Desperate to find that elusive ‘somewhere to go’, but without a car, Svetlana made a series of treks up Hope Valley dressed in Moscow everyday fashion wear, including killer high heel shoes.  On more than one occasion she put herself in danger on the valley’s hair-pin bends. One time a driver rolled down his window to point out the hazards that lay ahead on a narrow road without pavements. In addition, Svetlana’s new father-in-law was a lovely old man, but he needed a lot of looking after. This was not the life that Svetlana had expected.   

‘We were both to blame,’ she said. ‘Not just my husband, but me too. Neither of us recognized the cultural gulf between us.  However, God must have been looking after me because coming to England meant that I at last ended up with an art education.  I got my BTEC in Shrewsbury, then did Art Foundation. Then I went to Stafford University and studied for a BA in Entrepreneurship in Culture & Heritage Industries, which taught me a great deal about business and marketing in Art industries, and from which I emerged with a 2.1 degree.’

The tale Svetlana tells is quite extraordinary, and it begins, ends and is shot through with art. Back in Russia, Svetlana’s paintings reflected Russian culture, in particular that of the Orthodox church.  Here in England, she’s had the chance to explore different landscapes and a whole new heritage.  Her paintings of Shrewsbury buildings, including Rowley’s House, have been sold as cards in Russia, and she’s pulled together a group of international artists who are currently exhibiting together in Ironbridge, following on from Shrewsbury and Moscow.  

‘I’ve made some good friends here in England,’ Svetlana said. ‘Without them I would have got nowhere.  These are people - teachers at SCAT and other friends too – who helped me through some very difficult years.’  

Svetlana is now divorced.  Her son Nikita works for the Shrewsbury company RMW Electrical Services Ltd., for whom she has nothing but praise for taking on a Russian boy and putting him through his training as an electrician. He's buying his own home, and currently Svetlana  lives with him. 'Shropshire is a beautiful place,' she said, 'but it’s not easy to earn money here.  Moscow’s the place for making money, but Shrewsbury is the place for making art. Better to have a quiet life though - do what you wish and have enough - than to sacrifice your life and have no time or energy to spend all your money.’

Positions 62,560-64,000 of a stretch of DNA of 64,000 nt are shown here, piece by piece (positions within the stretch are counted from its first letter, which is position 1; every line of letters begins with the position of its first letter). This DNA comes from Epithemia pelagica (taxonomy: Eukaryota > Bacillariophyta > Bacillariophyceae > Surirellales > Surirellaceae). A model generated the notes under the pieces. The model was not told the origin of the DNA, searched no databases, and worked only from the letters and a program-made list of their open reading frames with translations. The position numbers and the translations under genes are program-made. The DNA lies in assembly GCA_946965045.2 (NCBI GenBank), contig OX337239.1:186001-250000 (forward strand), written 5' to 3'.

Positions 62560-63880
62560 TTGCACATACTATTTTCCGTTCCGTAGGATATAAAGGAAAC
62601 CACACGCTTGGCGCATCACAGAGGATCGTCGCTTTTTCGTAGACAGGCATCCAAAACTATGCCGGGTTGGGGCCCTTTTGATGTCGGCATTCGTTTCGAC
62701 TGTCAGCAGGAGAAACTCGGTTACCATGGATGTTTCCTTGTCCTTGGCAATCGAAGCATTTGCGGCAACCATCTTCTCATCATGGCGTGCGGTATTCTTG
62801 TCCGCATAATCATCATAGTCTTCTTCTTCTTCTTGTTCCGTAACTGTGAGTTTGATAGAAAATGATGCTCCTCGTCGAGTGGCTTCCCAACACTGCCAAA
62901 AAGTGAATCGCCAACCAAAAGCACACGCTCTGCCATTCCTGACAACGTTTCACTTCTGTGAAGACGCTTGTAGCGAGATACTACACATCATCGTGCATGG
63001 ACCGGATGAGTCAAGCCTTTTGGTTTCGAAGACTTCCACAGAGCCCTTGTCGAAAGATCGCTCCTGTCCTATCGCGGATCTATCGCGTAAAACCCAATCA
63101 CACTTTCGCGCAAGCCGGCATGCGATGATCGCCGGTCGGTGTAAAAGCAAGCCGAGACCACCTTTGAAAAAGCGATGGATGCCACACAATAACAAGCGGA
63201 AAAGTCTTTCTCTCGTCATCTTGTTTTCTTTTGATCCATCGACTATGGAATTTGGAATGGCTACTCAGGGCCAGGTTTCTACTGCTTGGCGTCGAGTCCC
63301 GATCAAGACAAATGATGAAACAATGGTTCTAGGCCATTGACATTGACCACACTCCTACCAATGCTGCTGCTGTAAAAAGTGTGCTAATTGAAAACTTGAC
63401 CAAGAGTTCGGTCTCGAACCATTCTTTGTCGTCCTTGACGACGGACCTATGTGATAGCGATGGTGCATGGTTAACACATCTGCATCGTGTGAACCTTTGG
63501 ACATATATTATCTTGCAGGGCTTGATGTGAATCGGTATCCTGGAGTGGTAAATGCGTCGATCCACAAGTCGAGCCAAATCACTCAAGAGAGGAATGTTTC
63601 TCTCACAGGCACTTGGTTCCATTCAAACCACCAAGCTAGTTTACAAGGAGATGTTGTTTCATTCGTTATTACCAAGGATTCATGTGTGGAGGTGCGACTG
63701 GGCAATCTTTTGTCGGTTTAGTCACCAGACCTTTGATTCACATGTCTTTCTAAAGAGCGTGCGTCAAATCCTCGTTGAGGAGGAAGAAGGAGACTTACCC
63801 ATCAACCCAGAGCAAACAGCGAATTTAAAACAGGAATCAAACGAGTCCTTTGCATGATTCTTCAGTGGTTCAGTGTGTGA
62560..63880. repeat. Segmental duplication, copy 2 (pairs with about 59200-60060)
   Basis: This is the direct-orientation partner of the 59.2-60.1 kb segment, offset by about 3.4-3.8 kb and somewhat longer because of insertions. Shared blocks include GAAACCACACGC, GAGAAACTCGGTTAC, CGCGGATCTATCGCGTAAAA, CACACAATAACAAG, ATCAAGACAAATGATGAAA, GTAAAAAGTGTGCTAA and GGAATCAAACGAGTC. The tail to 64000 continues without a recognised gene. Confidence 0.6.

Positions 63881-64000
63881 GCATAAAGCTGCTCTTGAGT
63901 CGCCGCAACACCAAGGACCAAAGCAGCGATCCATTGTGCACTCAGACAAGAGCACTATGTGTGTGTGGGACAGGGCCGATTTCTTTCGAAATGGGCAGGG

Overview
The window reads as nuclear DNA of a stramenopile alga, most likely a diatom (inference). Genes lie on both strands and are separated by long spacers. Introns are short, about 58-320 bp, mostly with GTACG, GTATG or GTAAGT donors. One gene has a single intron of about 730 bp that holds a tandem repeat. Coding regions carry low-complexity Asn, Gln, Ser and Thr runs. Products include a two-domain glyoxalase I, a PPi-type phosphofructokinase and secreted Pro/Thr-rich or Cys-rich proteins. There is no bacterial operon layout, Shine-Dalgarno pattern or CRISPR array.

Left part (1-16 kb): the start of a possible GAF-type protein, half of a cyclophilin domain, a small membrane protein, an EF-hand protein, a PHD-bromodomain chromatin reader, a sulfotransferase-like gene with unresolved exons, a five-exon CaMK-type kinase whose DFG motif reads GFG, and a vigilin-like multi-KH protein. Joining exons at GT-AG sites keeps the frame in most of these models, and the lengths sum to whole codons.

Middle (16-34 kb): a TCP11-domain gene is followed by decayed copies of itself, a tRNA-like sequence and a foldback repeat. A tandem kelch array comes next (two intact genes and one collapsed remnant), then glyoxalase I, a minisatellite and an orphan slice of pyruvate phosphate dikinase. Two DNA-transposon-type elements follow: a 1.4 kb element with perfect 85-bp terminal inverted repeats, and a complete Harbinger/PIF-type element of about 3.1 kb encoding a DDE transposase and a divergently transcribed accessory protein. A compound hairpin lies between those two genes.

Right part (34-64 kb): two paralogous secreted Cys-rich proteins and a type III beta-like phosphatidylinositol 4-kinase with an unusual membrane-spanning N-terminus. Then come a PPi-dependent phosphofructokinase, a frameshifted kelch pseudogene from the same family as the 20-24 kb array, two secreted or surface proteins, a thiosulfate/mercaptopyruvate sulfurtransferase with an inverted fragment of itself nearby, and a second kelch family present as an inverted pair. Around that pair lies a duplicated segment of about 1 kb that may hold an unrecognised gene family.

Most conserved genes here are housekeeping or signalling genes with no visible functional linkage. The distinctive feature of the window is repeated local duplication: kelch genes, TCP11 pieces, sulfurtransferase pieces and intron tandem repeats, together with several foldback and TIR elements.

Ten years down the line, Svetlana can see pluses to village and small town life. If she were living in Plox Green now, she said, she’d have a greater appreciation of the country way of life.  For his part, Nikita loves Shrewsbury. No way would he move back to Moscow.

Currently, Svetlana is working as a volunteer with the Museum Service conducting audio interviews with Russians in the county, and other Eastern Bloc ex-pats who have stories to tell. One woman told Svetlana that she had felt homeless in her own country, but had made a home here.  ‘I never felt like a foreigner in Latvia where I lived,’ she said, ‘or in my home country, Russia, and I certainly do feel like a foreigner here. But even as a foreigner in Britain, I still feel more at home.’